A Landmark in Tasteful Tastelessness
At its essence, Only God Forgives is a film about horrible people being bastardly to each other, so it was probably inevitable that critics (and I expect, audiences) would hate it. It’s not that it’s just graphically violent, and the characters say and do awful things to each other, it’s that and the fact that there doesn’t seem to be any higher purpose for it. See, usually when a director makes us watch, say a man plunge his fist into a woman’s bloody womb, that director goes to some pains to explain why we just had to watch a man punch a woman’s womb. Maybe the womb punching was meant to tell us something about that character, it was part of a story that needed to be told, it illuminated some aspect of the human condition, etc., etc. Not so much in Only God Forgives. If you go searching for justifications from writer/director Nicolas Winding Refn, all you’ll really find is “because f*ck you, that’s why.” Only God Forgives feels like it’s practically begging to be hated, like Refn just wanted to thumb you in the eye for 90 minutes. There isn’t much story, but “because f*ck you” is sort of a story in itself. And a lot of the middle fingers are pretty to look at!
Ryan Gosling plays the hero, by virtue of the fact that he at least looks sad when he’s doing awful things, and seems aware of how terrible everyone is. His forlorn puppy face really gets a workout. Baby Goose plays Julian, second son of an awful family that are into drugs and prostitutes and all kind of underworld scumminess in Bangkok, where he also runs a Thai boxing gym, presumably as a front business, where young Thai boys brutalize each other cinematically. Like everything else in Only God Forgives, they do it veeeerrrrry slooooowly, because drama. It seems an Only God Forgives character can scarcely drive an ice pick into someone’s ear without first silently pondering his own ice-pick-wielding fist for 10 to 15 seconds. Those lengthy stares that looked like failed telepathy in Drive are even more prominent in Only God Forgives, only slower now, and more vulgar. The characters all seem to be coming to some silent revelation that they aren’t sharing with us. You could bash it for being unrealistic, but clearly realism wasn’t the point, and it seems Refn is trying to create a new cinematic dialect, this sort of grindhouse kabuki, where the characters simultaneously over-emote and under-verbalize, staring at each other meaningfully between bloody, stylized beatings.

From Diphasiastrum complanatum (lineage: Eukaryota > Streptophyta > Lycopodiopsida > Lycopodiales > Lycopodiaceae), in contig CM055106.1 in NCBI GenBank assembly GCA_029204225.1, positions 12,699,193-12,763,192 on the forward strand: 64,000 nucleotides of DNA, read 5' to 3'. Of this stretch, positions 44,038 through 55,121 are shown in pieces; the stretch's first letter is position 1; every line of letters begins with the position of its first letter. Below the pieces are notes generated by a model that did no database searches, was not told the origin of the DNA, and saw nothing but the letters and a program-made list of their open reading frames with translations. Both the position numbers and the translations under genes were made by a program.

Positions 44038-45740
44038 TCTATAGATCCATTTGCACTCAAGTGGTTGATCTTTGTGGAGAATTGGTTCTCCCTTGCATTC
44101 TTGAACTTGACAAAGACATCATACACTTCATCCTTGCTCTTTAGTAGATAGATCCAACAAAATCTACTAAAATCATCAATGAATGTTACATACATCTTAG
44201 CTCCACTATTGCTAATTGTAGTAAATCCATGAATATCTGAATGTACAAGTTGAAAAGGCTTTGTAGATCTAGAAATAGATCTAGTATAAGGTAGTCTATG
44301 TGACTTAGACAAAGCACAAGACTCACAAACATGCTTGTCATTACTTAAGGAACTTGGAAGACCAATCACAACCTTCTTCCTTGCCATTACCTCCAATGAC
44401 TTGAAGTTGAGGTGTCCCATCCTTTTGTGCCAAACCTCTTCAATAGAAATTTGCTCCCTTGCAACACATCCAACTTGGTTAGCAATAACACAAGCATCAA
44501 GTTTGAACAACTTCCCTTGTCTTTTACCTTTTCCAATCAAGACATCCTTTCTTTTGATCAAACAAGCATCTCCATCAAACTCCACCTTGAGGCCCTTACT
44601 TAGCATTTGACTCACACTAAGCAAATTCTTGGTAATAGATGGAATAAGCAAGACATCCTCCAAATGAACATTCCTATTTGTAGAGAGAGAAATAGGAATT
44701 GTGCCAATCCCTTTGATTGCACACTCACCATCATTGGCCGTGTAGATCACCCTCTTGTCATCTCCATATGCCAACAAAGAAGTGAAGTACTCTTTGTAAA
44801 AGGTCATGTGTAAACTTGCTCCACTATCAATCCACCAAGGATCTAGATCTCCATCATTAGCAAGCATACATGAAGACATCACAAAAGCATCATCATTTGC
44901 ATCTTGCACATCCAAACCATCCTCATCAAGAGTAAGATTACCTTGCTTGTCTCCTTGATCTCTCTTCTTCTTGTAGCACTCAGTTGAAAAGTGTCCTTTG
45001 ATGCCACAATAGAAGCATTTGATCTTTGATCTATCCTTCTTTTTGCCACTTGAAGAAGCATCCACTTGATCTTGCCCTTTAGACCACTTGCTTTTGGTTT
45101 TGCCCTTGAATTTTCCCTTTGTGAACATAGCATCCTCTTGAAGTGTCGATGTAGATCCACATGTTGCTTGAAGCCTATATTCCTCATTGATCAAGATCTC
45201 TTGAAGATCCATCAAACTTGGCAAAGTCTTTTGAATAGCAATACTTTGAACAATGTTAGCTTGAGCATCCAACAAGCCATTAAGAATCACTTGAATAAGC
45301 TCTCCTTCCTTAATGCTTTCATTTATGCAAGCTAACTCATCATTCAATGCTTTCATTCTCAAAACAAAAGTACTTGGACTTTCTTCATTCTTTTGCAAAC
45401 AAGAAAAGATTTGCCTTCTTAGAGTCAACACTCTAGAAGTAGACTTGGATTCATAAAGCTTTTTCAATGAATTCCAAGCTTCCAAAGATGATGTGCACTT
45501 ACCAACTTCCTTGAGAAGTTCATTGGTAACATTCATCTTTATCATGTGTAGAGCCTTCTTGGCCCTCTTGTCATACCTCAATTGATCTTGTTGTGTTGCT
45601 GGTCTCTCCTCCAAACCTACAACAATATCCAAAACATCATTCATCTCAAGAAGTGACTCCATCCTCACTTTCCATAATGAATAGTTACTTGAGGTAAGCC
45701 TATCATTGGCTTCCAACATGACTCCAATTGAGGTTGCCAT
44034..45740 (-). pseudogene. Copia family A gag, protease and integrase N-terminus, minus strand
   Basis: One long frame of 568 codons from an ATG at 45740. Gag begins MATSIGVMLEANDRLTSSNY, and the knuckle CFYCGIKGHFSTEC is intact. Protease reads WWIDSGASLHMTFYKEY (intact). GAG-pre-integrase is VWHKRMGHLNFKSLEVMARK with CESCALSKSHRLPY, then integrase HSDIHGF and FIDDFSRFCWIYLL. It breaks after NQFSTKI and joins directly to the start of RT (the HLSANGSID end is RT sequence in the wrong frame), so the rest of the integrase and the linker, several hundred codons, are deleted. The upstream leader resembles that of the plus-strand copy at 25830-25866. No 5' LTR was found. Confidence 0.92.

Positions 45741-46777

So Gosling’s older brother ends up raping and murdering a 13-year-old girl (one of the few horrible things that happens in the movie that we don’t get to witness in real time), which is how the Gosling family first runs afoul of a sadistic policeman played by Vithaya Pansringam. Pansringam kills the older Gos brother (I won’t spoil how) and the rest of the film is a game of tit-for-tat murder between Pansringam and the Gosling clan. Gos’s mom, played by a barely recognizable Kristin Scott Thomas, shows up to bury his brother, and she doesn’t seem like a very nice lady, judging by the way she calls Pansringam a “yellow n**ger.” Oh come on, that’s not even a thing. She also goes on and on about how Gosling was always jealous of his brother’s enormous cock and calls his hooker girlfriend a “cum dumpster” (a line Gosling came up with himself, believe it or not). Aw, mom, you’re embarrassing me in front of my Thai prostitute!
Afterwards, Baby Goose and his special lady get into a fight that ends with him screaming in her face and making her strip in one of the most memorable performances of the year, a surreal experience I can only compare to getting cursed out by a koala bear. Aw, settle down, fella. Here, have a leaf.
The seemingly meaningless savagery and vulgarity of the plot is oddly paired with a lush palette and a keen sense of visual composition vaguely reminiscent of The Shining. Everything is perfectly framed and set off with sumptuous patterns and warm, ornate wallpapers, making the most of the vivid, tropical locale and soundtracking it all with the perfect, not-too-much, not-too-little atmospheric musical choices that characterized Drive. The aggressive tastelessness of the plot and the hyper-tastefulness of the style choices give the impression of a misanthropic interior decorator who creates magnificent spaces for an ugly world he doesn’t believe deserves them. Do you see how much more beautiful this room is than the despicable turd factories who will eventually stink it up, do you?! It has a very embittered, misunderstood genius vibe to it all.